Chromebox, filling a niche the Chromebook can’t
In an earlier article I wrote about how it was tricky for the Chromebook to compete against tablets, when tablets are more of everything the Chromebook is trying to be, portable, long battery life and trouble free. Its main area it lacked was power and the app ecosystem. Whilst Chrome has an app store, they are essentially either modified websites, or just shortcuts to regular websites that can be accessed from a number of platforms and browsers. Chromebooks seemed to miss a USP, that other devices wished they had. However the Chromebox seems to have a few things going for it that makes it ideal.
If you already have your tablet, and you’re not looking for portability, but you are looking for a desktop replacement, where you can browse the web, write documents or even watch a netflix show or two on your much more accommodating 22 inch display, then the Chromebox has you sorted. It has a bit more kick to it than the Chromebooks and a plethora of ports on the back, so you can link your display, printer, mouse, keyboard and whatever else you want to the back. It’s not just the ideal PC to have in classroom or dorm rooms, its also ideal for those who like the simplicity of Chrome OS, but would like it on a bigger display with their preferred keyboard and mouse.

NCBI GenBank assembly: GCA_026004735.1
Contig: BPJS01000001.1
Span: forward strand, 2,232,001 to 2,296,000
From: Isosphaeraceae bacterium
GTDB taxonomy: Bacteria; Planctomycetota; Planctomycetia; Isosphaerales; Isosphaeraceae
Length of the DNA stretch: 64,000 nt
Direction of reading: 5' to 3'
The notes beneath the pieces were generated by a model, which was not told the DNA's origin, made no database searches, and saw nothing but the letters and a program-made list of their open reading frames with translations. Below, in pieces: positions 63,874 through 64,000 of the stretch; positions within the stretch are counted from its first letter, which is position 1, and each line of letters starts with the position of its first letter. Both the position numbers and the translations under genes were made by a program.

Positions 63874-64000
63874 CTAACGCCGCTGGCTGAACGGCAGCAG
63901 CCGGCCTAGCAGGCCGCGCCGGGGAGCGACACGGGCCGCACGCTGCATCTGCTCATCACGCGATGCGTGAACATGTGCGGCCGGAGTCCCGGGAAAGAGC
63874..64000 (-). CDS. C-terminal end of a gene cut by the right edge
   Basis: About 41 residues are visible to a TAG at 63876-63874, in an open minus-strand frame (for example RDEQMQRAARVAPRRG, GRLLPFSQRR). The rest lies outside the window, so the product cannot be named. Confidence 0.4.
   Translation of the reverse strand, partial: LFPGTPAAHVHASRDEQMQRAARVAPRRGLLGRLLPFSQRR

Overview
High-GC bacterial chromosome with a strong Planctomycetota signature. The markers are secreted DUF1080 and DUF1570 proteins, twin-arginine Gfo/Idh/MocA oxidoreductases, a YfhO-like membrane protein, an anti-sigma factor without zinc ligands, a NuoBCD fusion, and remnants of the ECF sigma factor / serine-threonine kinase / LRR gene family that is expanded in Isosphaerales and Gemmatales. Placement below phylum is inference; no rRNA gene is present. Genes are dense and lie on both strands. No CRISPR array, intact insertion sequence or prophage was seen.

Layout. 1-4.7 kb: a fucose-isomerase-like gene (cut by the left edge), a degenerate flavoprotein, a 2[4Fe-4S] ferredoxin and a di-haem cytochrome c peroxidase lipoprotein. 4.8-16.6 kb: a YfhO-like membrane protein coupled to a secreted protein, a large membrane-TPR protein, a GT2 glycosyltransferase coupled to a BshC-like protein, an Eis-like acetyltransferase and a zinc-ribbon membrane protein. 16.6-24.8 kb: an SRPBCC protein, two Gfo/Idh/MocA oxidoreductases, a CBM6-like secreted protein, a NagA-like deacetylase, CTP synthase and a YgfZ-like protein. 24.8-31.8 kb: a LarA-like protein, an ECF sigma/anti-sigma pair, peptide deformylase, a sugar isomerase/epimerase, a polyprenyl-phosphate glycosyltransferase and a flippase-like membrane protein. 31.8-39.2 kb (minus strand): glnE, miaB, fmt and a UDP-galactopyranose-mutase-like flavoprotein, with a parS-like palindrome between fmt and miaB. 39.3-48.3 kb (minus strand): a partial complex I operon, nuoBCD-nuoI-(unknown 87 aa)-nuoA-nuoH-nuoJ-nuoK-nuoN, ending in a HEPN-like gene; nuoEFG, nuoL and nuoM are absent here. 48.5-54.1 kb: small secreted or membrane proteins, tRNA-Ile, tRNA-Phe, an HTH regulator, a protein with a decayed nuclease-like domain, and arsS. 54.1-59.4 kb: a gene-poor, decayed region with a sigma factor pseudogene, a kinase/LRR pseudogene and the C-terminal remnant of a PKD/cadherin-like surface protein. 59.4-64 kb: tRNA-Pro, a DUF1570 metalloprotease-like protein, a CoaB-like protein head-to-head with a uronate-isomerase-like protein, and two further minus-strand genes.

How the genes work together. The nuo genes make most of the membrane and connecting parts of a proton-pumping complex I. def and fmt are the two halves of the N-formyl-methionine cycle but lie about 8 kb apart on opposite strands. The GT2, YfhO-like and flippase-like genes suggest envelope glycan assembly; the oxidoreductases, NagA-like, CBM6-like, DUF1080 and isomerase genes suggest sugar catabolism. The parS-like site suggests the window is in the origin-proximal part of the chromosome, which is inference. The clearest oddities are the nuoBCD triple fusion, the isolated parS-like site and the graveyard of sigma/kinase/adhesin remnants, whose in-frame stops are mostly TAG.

It’s much like the Mac Mini for the Chrome world, but at a fraction of the price. Samsung are the manufacturers of the current model, but Asus are in the process of releasing the successor, for the start of 2014. Chrome OS has huge potential, and is already starting to make big waves in the industry, but right now the more I think about it, the more I think the Chromebox is where it will be the most successful. So if you’re in the market for a desktop replacement, and you don’t need too much processing power for any specific specialist software, but just a computer that’s tailor made for the web and emails, then check out the Chromebox and ask us any questions you may have below.